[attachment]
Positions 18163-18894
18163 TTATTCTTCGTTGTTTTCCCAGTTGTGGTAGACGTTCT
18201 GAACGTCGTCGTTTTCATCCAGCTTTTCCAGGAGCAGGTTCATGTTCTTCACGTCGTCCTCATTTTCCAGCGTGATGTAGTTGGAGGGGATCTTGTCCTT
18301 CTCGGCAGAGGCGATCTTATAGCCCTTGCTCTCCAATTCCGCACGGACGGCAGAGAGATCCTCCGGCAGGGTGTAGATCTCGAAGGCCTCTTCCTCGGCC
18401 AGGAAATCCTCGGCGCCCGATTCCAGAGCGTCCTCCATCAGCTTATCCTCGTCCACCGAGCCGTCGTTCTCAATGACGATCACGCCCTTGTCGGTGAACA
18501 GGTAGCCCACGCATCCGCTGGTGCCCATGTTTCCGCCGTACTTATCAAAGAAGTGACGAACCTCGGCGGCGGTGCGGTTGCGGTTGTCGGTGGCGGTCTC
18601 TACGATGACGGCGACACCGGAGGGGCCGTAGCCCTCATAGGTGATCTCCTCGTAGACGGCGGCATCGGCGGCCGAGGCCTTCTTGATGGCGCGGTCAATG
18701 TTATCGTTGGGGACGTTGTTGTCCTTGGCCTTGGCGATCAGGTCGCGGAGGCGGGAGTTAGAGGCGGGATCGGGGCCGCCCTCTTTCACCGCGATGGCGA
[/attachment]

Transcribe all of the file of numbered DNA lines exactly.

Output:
Positions 18163-18894
18163 TTATTCTTCGTTGTTTTCCCAGTTGTGGTAGACGTTCT
18201 GAACGTCGTCGTTTTCATCCAGCTTTTCCAGGAGCAGGTTCATGTTCTTCACGTCGTCCTCATTTTCCAGCGTGATGTAGTTGGAGGGGATCTTGTCCTT
18301 CTCGGCAGAGGCGATCTTATAGCCCTTGCTCTCCAATTCCGCACGGACGGCAGAGAGATCCTCCGGCAGGGTGTAGATCTCGAAGGCCTCTTCCTCGGCC
18401 AGGAAATCCTCGGCGCCCGATTCCAGAGCGTCCTCCATCAGCTTATCCTCGTCCACCGAGCCGTCGTTCTCAATGACGATCACGCCCTTGTCGGTGAACA
18501 GGTAGCCCACGCATCCGCTGGTGCCCATGTTTCCGCCGTACTTATCAAAGAAGTGACGAACCTCGGCGGCGGTGCGGTTGCGGTTGTCGGTGGCGGTCTC
18601 TACGATGACGGCGACACCGGAGGGGCCGTAGCCCTCATAGGTGATCTCCTCGTAGACGGCGGCATCGGCGGCCGAGGCCTTCTTGATGGCGCGGTCAATG
18701 TTATCGTTGGGGACGTTGTTGTCCTTGGCCTTGGCGATCAGGTCGCGGAGGCGGGAGTTAGAGGCGGGATCGGGGCCGCCCTCTTTCACCGCGATGGCGA